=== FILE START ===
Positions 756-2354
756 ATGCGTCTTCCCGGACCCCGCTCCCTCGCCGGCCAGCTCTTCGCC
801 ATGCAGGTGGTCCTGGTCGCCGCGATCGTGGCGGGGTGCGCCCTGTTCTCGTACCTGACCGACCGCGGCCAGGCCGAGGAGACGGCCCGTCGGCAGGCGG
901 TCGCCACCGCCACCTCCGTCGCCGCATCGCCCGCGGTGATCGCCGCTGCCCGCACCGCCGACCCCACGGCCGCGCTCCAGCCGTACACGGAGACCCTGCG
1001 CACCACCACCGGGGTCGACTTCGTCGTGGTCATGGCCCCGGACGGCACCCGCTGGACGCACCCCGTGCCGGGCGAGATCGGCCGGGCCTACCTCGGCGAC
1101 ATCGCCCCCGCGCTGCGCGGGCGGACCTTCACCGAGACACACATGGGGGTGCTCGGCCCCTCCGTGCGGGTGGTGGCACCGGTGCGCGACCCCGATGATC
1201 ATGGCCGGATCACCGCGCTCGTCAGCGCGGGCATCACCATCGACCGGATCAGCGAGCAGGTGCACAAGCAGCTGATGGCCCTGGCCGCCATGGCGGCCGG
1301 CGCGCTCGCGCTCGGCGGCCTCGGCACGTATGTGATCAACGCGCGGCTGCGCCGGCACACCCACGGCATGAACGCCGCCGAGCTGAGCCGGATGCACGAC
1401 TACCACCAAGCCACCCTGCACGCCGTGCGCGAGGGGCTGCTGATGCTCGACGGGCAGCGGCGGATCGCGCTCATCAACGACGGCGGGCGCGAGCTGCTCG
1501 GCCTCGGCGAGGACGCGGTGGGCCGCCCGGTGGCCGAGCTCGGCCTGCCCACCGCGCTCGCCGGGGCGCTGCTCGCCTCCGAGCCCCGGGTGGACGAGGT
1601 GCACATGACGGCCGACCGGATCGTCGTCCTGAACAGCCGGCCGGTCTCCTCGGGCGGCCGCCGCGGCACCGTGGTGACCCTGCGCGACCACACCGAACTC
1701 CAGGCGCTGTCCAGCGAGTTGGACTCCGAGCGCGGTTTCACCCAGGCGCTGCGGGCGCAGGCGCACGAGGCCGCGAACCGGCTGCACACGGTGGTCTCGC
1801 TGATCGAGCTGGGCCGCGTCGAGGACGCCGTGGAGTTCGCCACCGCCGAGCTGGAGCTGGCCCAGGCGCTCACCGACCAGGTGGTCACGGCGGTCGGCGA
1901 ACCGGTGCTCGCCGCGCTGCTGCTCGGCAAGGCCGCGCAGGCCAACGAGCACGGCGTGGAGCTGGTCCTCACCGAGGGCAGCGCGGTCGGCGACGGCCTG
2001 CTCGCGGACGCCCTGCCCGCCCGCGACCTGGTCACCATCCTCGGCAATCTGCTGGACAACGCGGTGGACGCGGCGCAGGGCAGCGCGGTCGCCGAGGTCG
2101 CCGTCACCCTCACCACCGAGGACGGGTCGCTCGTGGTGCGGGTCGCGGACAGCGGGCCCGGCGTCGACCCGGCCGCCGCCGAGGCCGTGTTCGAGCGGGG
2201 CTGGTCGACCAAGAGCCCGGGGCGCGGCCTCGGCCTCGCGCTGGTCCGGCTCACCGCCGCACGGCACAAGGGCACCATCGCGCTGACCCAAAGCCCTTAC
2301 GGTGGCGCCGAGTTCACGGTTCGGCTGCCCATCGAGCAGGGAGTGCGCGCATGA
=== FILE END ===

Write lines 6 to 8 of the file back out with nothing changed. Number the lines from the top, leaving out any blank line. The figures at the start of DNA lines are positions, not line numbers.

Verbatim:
1101 ATCGCCCCCGCGCTGCGCGGGCGGACCTTCACCGAGACACACATGGGGGTGCTCGGCCCCTCCGTGCGGGTGGTGGCACCGGTGCGCGACCCCGATGATC
1201 ATGGCCGGATCACCGCGCTCGTCAGCGCGGGCATCACCATCGACCGGATCAGCGAGCAGGTGCACAAGCAGCTGATGGCCCTGGCCGCCATGGCGGCCGG
1301 CGCGCTCGCGCTCGGCGGCCTCGGCACGTATGTGATCAACGCGCGGCTGCGCCGGCACACCCACGGCATGAACGCCGCCGAGCTGAGCCGGATGCACGAC